FEB. 25, 2014: Cristy talks on the Kuhner Report on WRKO.

FEB. 24, 2014: MitoAction Executive Director Cristy Balcells on the Michael Graham Radio Show: "Free Justina" Case Comes to a Boston Courtroom

FEB. 24, 2014: Board member Gordon Russell on WCVB report: Battle over Medical Care for Ailing Teen Takes Major Turn

FEB. 24, 2014: MitoAction's statement after judge ruled Justina Pelletier would be sent to foster care.

FEB. 23, 2014: On Huffington Post, Cristy writes "First, Do No Harm: How We Failed Justina Pelletier and Her Family

JAN 13, 2014: Gordon Russell on the Petra Destinee Program, "Justina Pelletier:  Mitochondrial Disease Does Exist

JAN. 10, 2014: Cristy featured on WBUR: Teen in State Custody after Boston Hospital Accuses Parents of Medical Child Abuse

JAN. 7, 2014: Cristy writes an op-ed piece for the Boston Globe called "Understanding mito." (Click here for a pdf version.)

DEC. 15, 2013: MitoAction's Leadership Creed for Mitochondrial Disease

DEC. 4, 2013: Read Cristy's essay: A Broken System Lets the Chronically Ill Slip Through the Medical Maze Cracks

NOV. 26, 2013: Update on FoxCT: Girl Held at Boston Children's Hospital, Parents Fight for Custody

NOV 25, 2013: Hospital Holding Teen Against Parents' Will Accused of Having a History of Doing it Before 

NOV. 25, 2013: Cristy appeared on the Glenn Beck Show to impart her knowledge and be the voice for mitochondrial disease patients.

 


More than ever before, families of children with mitochondrial disease are being questioned or accused of "making up the diagnosis" or  "overmedicalizing the child's care." Over the past 12 months, MitoAction has extensively interviewed a number of families across the country who have faced this horrifying plight. In the majority of cases, the parents have exhausted their life savings, mortgaged their homes, hired advocates and lawyers, and fought the system they trusted to gain back their rights as a parent. During this period of time, we heard from parents that they watched helplessly from afar while their child’s health declined even further, despite the intention by the hospital or child protective services to “prove” that the parents were responsible for the child’s complex medical issues.

Mitochondrial disease is characterized by a conglomeration of symptoms that affect multiple organ systems and which present in an erratic fashion. It makes the disease difficult to describe, difficult to diagnose, and difficult to treat. However, it does not make it appropriate to traumatize a child and a family because it is misunderstood and because precise diagnosis is not always possible.

MitoAction’s goal is to make an impact on this terrifying trend by educating primary healthcare providers, non-Mito specialists, and medical residents about the complexity of mitochondrial disease. We also intend to design a retrospective study to examine the similarities in symptoms and circumstances among these patients and publish an academic paper with our findings in an effort to demonstrate the threat of death and decline when these children are removed from their family and treated inappropriately – all due to misperceptions and ignorance about mitochondrial disease.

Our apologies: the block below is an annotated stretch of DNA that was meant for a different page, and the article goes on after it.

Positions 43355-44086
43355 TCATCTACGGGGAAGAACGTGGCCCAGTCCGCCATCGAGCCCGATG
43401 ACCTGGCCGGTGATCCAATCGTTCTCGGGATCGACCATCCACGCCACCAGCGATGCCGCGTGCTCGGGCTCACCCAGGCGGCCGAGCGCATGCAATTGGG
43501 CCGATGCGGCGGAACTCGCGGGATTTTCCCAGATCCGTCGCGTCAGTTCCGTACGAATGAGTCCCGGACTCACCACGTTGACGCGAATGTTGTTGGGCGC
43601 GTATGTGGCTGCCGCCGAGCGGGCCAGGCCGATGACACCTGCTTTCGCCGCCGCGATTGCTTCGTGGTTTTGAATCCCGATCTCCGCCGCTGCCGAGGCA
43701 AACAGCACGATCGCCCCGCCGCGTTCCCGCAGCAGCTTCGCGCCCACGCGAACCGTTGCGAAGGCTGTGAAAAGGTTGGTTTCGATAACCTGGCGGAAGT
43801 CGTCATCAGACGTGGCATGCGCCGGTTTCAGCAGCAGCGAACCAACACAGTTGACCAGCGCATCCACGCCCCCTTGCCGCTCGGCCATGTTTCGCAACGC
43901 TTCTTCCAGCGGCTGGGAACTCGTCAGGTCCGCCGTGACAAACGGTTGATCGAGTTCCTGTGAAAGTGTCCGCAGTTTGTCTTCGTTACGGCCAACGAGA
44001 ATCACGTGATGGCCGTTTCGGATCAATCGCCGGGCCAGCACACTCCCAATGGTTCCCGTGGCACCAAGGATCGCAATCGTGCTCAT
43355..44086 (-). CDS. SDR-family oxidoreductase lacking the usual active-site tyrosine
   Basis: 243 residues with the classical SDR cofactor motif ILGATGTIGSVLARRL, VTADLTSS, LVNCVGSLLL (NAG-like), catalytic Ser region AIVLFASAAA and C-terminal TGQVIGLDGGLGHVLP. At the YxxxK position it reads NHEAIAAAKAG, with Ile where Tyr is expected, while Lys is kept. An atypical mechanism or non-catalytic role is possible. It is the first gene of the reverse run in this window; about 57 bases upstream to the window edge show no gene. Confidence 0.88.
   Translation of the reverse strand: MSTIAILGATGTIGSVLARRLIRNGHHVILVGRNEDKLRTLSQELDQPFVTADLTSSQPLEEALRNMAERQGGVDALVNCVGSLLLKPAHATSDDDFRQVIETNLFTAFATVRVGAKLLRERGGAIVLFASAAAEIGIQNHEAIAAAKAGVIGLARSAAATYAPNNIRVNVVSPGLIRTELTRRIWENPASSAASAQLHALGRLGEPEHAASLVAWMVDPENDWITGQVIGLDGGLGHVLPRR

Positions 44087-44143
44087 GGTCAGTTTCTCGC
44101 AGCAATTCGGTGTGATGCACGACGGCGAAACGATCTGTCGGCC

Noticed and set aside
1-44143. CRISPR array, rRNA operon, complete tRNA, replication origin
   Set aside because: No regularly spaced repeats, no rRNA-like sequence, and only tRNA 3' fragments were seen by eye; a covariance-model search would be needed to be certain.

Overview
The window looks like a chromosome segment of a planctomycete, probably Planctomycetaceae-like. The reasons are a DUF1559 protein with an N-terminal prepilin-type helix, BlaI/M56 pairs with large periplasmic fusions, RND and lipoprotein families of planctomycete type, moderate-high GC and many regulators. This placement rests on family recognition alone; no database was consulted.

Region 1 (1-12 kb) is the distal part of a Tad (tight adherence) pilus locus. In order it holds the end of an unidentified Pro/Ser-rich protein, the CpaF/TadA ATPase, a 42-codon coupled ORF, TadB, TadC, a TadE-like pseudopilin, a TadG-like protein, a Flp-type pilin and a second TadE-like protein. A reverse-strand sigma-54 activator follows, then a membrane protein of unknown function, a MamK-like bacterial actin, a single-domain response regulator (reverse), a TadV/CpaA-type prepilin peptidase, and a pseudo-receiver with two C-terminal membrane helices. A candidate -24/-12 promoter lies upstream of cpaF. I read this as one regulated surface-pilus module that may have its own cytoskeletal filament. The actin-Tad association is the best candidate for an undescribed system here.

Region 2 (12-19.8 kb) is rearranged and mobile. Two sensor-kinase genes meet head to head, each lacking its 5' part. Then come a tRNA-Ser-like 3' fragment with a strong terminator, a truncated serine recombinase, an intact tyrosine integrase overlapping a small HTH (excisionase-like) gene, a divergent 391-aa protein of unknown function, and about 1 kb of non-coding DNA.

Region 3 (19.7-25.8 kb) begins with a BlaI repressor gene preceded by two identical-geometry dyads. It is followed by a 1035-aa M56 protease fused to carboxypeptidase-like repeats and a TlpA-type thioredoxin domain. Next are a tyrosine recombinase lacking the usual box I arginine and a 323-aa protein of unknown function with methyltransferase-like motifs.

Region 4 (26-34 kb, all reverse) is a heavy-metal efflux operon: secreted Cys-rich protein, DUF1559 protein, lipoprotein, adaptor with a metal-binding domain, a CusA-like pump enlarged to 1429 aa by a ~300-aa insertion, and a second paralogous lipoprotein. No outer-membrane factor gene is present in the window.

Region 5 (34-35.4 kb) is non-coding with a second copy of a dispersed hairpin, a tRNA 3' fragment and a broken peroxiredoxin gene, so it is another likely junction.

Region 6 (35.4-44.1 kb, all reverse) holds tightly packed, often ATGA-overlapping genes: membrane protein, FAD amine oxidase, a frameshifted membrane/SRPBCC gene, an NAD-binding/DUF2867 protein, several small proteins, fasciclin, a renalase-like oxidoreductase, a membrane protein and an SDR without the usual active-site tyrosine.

Our vision is to dramatically improve awareness of mitochondrial disease as well as empower affected individuals and families.

You can help us by coming forward if you or your family has been involved in a case like this. If you have been accused of medical child abuse, Munchausen by proxy, somatization disorder, or fabrication of symptoms related to misinterpretation of a child's symptoms, let us know. We respect your right to privacy and will keep your information confidential. Your feedback can help us determine ways we can help to both assist families and to educate the medical community. Please contact us via email at info@mitoaction.org.

Munchausen by Proxy Accusations in Children with Mitochondrial Disease: 

Dr. Alex Flores from Tufts Floating Hospital for Children presented Munchausen by Proxy Accusations in Children with Mitochondrial Disease in 2009 in response to the increasing number of accusations of child abuse and Munchausen by proxy that have been placed upon many parents of children struggling from the devastating symptoms of mitochondrial disease. Listen to the podcast here: http://www.mitoaction.org/podcasts/munchausens-proxy-accusations-children-mitochondrial-disease

Advocating Responsibly and Communicating Effectively: 

Mannie Taimuty-Loomis, BS OD, MAHED and Executive Director of the Jonah & The Whale Foundation, Inc. presented this topic in 2012. During a time when families with children with mitochondrial disease may face accusations of medical child abuse or Munchausen’s by proxy, it is incredibly important to advocate responsibly and communicate effectively. To listen to the podcast: http://www.mitoaction.org/podcasts/advocating-responsibly-and-communicating-effectively

Other helpful links: 

Becoming a Great Advocate: Advice for Parents & Adult Patients with Complex Needs

Coordinating Care for Mito Patients: An impossible dream?